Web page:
Although Arnold and Collins were with me, at first I was so homesick that I could hardly eat or sleep. Gradually, I began to make more friends; some of whom I’ll never forget, none that could replace the bonds between Brother Bill and me. Eventually, I found an easy way to make friends by selling tobacco. Those Southern boys were really hooked on cigarettes, and my pal-making technique made lonely days more pleasant.
The days went by very quickly, and we spent our time clearing land, chopping wood, and plowing fields. The letters from home were few, but, needless to say, most of my paychecks were mailed to my folks. My buddies and I would run to the canteen and choose some candy or trinket to escape the loneliness and boredom.
At camp there were no phonographs or radio, but, most of all no music. I missed my music and guitar, deeply. My good friend, Orville Collins and I, often wondered what was happening in this world of arts. As we marched throughout the beautiful country side of Iowa, we’d stop and play at every honkey-tonk or nightclub we could. This experience helped me develop my confidence as a rhythm guitarist. Entertaining an audience raptured my soul.
My repertoire grew from “You Are My Sunshine” to “Grandpa’s Crutch, “Little Brown Jug,” and my proudest achievement, “San Antonio Rose.” I learned to pick like Uncle Bird, but I could never master “The Spanish Fandango.”
It was at CCC where I decided my life’s ambition – to become a Country and Western picker and singer. I was enthralled with the entertainment arts and enthusiastic with the movie antics of Hoot Gibson, Hop-a-long Cassidy, and Gene Autrey. There were many other theatre stars, which influenced me and helped me escape the misery of the Depression. I sought their fame and fortune, and I vowed never to be poor again.
I was discharged at age eighteen after having served one year. My wages had helped my folks a lot, and I had visions of family love and singing at my returned. I could smell Pa’s biscuits, hear Ma’s cooing at the babies, and feel Bill’s tickles. Instead I was welcomed by my vacant, boarded up home. There were no farm animals in sight and no lazy hounds to greet me. I felt disturbed, angry, and abandoned. I learned soon enough that Brother Bill was moving what was left of the clan to Detroit, MI, where the automobile industry was booming. Ethel and some of my other siblings were already living there.
Although I had dreams of moving west to Tuscan, Arizona, a town that charmed me in my CCC travels, I decided to try my luck in Detroit with them. I was a bit miffed, but I decided to go. We did have better luck in Detroit, and at least we never went hungry again. I never returned to Forshee Creek (Doniphan) or lived in Tuscan, but I remained and lived a good life in Detroit.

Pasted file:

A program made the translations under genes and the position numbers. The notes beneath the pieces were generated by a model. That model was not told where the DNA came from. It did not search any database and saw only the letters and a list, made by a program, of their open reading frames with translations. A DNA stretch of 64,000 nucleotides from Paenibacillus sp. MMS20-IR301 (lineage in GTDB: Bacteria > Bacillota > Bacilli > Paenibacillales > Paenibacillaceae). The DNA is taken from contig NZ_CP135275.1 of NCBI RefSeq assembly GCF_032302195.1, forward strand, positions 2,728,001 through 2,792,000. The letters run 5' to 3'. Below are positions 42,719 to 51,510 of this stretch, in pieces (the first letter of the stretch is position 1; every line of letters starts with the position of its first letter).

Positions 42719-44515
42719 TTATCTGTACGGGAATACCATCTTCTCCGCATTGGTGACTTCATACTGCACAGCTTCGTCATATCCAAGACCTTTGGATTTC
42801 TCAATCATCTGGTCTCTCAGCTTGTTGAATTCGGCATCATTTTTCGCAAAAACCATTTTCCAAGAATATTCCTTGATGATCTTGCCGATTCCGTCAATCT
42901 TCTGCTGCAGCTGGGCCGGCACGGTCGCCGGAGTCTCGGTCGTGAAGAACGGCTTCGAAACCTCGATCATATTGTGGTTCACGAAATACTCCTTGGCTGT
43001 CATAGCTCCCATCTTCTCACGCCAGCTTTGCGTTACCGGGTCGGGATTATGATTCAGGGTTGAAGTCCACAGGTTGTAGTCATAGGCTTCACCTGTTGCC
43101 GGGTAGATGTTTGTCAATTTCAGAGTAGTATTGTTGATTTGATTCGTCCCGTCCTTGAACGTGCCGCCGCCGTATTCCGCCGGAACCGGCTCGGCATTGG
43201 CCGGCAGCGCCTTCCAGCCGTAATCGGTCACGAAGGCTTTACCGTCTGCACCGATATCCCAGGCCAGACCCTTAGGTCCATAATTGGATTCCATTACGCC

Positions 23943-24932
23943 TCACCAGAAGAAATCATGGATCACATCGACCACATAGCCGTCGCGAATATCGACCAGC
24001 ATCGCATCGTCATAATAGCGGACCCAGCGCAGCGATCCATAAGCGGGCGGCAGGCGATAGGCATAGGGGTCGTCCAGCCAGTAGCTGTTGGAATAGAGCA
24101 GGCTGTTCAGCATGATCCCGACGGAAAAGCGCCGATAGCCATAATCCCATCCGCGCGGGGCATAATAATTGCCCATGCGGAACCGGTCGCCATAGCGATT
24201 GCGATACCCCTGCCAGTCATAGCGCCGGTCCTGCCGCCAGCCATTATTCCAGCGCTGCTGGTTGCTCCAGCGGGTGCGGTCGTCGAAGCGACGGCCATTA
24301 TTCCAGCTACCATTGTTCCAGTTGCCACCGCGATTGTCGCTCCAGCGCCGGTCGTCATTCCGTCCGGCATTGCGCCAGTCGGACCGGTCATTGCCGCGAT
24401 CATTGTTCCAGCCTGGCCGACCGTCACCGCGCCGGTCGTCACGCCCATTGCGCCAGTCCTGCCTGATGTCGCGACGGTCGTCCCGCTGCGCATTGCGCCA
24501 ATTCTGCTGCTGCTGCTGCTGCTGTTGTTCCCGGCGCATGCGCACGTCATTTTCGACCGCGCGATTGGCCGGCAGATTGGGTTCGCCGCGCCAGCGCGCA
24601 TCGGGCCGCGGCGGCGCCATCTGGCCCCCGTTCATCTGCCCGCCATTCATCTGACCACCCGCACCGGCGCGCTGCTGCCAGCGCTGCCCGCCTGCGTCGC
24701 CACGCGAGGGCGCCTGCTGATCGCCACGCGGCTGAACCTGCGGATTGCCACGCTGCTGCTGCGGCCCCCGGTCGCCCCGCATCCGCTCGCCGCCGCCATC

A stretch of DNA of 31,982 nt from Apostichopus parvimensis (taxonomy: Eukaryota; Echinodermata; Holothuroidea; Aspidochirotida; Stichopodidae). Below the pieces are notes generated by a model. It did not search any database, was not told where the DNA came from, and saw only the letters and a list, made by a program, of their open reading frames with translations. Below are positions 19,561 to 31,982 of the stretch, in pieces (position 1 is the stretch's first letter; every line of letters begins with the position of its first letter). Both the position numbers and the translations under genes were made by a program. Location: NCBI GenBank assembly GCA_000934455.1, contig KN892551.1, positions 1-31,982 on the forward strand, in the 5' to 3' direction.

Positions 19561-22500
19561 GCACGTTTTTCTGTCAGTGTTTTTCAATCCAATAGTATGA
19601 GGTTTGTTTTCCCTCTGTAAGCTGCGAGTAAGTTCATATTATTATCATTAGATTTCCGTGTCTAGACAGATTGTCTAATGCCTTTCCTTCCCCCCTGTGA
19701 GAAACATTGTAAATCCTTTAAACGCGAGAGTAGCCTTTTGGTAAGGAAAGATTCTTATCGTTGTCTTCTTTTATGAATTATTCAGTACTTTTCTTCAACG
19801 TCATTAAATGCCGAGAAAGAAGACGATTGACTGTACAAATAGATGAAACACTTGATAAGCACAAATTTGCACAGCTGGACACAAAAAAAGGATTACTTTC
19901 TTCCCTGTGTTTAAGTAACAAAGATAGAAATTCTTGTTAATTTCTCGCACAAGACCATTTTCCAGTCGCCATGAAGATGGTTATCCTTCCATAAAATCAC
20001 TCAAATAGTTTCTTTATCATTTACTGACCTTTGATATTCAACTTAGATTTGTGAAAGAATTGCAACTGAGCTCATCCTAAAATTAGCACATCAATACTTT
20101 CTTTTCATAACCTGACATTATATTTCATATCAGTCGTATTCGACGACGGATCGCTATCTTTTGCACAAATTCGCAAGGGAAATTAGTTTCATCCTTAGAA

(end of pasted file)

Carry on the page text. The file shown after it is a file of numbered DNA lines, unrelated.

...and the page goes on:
Today, 2013, I am 91 years old. My body is frail, but my soul is young. I dream of those days long ago when I was a strong, vibrant, country boy pickin’ and strummin’ on my beloved guitar. Most of my adult years were spent in Detroit where I laid down roots with my lovely wife, Helene. We raised three children in an asbestos bungalow in the suburbs. As the Bible teaches, we were rich enough not to go hungry and poor enough not to forget the Lord.
My music was soon confined to solitary strummin’. Sometimes at family gatherings my brothers, Clyde, Bill, Glenn, and I would play those old country jams. Our children loved it, but our wives showed some disdain. Deep in their hearts I know they loved our music sessions.
Like dreams of some young men, most of mine were dashed by this thing called “life.” Duties and obligations outweighed any fantasies I might have had. My family was so poor that I sent a lot of my money to them all their lives. My dream was also hindered by the call of Uncle Sam in the middle of World War II. And, Pa had a near death experience. I was called home to Doniphan to aid in this trial.
Some dreams don’t always come true on planet earth. Maybe it was my lack of confidence or persistence. Maybe it was my lack of life achieving skills, setting goals and reaping them one step at a time. My youth was consumed by survival skills and was dependent on the weather and food supplies. Music was just an amusement, not a necessity.
When I was just a young kid from Doniphan, Missouri, I never dreamed that I’d live to see the year 2013. So many things have happened with all kinds of people passing through my life. Most of my family and friends have passed on, and, truthfully, I am quite lonely. Yet, I count it a blessing to be alive at age 91 and see the advances in technology, arts, and sciences. I mourn for the decline of morals in our nation, the nation I proudly served in World War II.
My hope is that I leave a legacy of the love of music to all my heirs and descendants. My son, Tom, is especially talented on the guitar. He plays rock and all forms of music. Dean, my oldest son plays a little piano and guitar. My granddaughter, Jennifer, is a Presbyterian minister, and sings in the choir, church activities and nursing homes.
When I was a teenager at Oak Grove Church, I promised to follow the Lord with all my life. However, I lacked the faith to lead the godly kind of life my parents preferred. But, God has blessed me in many ways, and my life is complete. My cup overflows, and He holds the rest of my life in his hands.